Music has a greater influence than cricket, when it comes to improving Indo-Pak relations, believes Faisal Kapadia, lead vocalist of Pakistani band Strings. “In cricket one team wins and the other loses, while in the exchange of music concerts, it’s the audience that wins ultimately,” says he. Faisal alongwith Bilal, the lead guitarist, make up the band. Many a time they have performed live in India.
What’s the band’s take on the controversies of lip syncing, of late doing the rounds in India recently? “Often we are asked to do so by organisers, specially for shows on TV channels,” says Bilal. But he feels it is a crime to lip sync in a live concert. “Given a choice nobody would want to fool the audience,” he says.
Their track ‘Naa Jaane Kyun ..’ from the album Dhaani was included in last year’s Hollywood blockbuster Spiderman-2 . “For us it’s a dream come true, though the song wasn’t there in the movie and was used for the promos only,” avers Bilal. “It’s a giant leap for bands from India and Pakistan both,” he says.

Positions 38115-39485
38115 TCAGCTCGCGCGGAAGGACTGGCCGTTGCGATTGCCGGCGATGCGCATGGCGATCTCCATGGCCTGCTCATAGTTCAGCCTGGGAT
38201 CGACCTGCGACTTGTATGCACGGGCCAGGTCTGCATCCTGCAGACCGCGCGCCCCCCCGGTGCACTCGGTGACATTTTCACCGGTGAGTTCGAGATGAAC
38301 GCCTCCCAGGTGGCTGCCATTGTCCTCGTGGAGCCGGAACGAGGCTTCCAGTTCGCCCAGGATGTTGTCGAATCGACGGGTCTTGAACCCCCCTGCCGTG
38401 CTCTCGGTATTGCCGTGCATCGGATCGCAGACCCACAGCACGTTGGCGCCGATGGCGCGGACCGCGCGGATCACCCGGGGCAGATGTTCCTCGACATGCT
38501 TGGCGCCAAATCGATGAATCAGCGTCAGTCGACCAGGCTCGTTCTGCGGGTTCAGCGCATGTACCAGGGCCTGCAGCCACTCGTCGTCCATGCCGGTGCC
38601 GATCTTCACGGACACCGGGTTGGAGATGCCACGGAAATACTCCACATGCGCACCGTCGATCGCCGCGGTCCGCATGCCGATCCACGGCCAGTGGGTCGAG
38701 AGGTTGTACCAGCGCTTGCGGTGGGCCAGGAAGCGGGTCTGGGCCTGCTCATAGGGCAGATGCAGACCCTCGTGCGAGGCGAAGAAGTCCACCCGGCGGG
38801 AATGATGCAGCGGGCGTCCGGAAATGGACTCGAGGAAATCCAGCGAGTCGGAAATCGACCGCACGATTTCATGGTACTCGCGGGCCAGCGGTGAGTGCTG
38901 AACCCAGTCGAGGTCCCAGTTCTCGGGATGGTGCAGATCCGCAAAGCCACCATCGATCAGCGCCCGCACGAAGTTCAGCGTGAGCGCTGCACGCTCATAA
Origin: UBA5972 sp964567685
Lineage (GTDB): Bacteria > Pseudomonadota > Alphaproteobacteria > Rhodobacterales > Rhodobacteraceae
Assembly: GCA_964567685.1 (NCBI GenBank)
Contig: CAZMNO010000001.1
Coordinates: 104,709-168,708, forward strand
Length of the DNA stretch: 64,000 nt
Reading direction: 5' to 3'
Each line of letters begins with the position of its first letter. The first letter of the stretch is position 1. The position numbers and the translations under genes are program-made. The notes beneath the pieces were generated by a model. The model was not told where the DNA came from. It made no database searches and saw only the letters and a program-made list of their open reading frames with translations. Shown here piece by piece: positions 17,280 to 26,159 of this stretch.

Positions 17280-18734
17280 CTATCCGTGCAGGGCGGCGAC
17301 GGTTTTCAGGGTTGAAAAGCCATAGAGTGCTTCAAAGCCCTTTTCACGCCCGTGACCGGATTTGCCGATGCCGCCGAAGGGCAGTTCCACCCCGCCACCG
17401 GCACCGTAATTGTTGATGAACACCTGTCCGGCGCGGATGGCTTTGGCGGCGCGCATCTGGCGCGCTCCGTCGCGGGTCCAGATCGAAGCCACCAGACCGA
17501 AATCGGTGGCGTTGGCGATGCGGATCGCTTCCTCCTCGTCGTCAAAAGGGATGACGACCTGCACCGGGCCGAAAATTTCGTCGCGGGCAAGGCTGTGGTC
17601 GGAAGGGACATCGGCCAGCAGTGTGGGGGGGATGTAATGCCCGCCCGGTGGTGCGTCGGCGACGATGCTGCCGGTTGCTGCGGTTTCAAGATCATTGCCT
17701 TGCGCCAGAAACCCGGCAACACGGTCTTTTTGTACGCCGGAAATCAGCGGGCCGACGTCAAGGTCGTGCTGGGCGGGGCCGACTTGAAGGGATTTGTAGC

Any specific reasons why Strings was selected? He offers two. “First, the producers were targeting the huge market in the Indian sub-continent for their movie and second, our album Dhaani was doing well at that point of time. So I think Strings was their first choice,” he grins.
Do they miss the other member of the band who left them after their second album, String-2 in 1992? “No, we don’t. We two are comfortable with each other,” says Bilal who keeps a digital recorder to record his thoughts about their next album.
What’s their USP that makes them so popular in India? He takes his time and replies, “I thinks it’s the common language. We either sing in Hindi or in Urdu sometimes,” he says.
“Thanks to the cultural and linguistic similarities we share, it’s almost the same performing in the two countries. But in India it’s Bangalore and Karachi in Pakistan,” avers Bilal who says college-going youth are their target audience. “Initially we never anticipated India would have a market for our music,” he adds.
Is Hindi film music from across the border the inspiration for them? “Yes, we have grown up with Indian film music. And the influence is very much there in our song,” says Bilal. Any favourites? Faisal answers, “I listen to Pandit Jasraj, Roshan Ara Begum and I think Hariharan saab is also very good.” For Bilal it’s Lata and Kishore among others.
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